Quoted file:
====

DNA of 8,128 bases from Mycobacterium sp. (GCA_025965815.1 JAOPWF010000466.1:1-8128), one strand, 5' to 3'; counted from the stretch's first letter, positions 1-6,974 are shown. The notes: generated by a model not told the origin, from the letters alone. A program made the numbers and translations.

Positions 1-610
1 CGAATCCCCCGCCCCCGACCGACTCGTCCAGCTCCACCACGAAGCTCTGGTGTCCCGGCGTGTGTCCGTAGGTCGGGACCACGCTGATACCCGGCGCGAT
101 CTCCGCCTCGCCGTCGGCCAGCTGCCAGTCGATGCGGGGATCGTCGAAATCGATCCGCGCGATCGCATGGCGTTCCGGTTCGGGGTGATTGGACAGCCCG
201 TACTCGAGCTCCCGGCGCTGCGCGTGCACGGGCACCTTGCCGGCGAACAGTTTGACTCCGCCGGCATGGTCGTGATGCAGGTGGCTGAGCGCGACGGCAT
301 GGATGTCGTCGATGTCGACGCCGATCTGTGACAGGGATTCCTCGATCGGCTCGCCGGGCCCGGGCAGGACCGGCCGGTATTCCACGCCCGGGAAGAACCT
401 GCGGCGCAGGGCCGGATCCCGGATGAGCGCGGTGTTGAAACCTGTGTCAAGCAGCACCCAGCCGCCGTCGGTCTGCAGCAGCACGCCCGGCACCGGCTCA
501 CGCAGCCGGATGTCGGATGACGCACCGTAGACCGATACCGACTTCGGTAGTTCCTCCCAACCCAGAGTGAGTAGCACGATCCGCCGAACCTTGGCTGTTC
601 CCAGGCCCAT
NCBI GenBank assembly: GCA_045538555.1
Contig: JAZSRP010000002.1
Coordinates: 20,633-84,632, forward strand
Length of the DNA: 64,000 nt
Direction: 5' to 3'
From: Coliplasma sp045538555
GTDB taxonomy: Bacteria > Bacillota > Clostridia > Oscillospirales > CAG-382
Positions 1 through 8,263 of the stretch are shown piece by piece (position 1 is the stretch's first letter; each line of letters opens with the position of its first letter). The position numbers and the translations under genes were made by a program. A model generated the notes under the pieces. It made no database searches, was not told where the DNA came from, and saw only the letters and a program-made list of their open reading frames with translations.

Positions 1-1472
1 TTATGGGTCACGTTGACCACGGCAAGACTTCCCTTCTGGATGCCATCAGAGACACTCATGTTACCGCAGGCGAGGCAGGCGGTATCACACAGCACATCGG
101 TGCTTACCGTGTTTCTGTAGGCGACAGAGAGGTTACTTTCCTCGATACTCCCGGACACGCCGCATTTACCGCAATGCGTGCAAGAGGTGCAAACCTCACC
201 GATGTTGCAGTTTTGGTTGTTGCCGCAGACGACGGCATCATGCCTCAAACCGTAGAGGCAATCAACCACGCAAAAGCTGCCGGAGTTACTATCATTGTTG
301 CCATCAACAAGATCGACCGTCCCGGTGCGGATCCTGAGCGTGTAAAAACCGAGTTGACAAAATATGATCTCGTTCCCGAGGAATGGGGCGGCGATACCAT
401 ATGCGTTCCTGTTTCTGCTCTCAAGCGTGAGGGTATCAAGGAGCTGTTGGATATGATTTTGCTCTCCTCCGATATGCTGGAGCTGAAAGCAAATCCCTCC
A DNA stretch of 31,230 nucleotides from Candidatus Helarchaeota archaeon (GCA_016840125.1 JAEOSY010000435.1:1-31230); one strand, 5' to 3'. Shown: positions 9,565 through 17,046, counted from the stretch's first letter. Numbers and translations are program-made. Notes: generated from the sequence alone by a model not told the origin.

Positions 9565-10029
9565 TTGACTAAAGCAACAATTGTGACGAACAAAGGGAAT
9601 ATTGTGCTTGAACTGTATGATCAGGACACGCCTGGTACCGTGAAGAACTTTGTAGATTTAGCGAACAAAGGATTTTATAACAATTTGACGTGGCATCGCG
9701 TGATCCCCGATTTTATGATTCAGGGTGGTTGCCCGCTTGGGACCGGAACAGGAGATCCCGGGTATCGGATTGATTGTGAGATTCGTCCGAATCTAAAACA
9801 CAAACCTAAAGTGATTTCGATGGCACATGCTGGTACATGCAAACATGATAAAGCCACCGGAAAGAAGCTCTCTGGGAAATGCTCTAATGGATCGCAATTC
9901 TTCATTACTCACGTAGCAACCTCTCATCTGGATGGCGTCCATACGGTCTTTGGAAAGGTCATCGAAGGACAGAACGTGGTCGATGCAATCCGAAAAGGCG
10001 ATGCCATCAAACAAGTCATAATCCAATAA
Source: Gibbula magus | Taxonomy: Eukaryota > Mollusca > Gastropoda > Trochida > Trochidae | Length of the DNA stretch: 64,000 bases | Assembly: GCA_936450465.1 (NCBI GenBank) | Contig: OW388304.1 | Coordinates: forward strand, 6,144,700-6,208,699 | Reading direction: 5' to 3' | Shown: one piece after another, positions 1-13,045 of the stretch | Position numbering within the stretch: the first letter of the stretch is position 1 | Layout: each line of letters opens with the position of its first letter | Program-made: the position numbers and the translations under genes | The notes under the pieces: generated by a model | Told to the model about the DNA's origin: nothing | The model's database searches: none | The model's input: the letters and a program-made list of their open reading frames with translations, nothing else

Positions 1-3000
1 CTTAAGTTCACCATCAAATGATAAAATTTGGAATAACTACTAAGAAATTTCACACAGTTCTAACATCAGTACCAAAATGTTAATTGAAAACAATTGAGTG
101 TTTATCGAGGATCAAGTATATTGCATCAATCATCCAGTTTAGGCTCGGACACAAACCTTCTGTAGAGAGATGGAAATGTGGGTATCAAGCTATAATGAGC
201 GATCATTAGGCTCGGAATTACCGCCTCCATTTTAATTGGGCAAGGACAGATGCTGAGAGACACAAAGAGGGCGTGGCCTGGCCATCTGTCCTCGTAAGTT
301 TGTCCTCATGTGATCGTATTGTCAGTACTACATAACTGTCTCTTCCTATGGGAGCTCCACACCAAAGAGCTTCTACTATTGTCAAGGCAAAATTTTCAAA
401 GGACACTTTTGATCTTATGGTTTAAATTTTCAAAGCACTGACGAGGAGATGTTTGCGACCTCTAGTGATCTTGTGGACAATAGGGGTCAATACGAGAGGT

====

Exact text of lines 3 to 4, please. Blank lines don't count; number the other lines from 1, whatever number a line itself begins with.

1 CGAATCCCCCGCCCCCGACCGACTCGTCCAGCTCCACCACGAAGCTCTGGTGTCCCGGCGTGTGTCCGTAGGTCGGGACCACGCTGATACCCGGCGCGAT
101 CTCCGCCTCGCCGTCGGCCAGCTGCCAGTCGATGCGGGGATCGTCGAAATCGATCCGCGCGATCGCATGGCGTTCCGGTTCGGGGTGATTGGACAGCCCG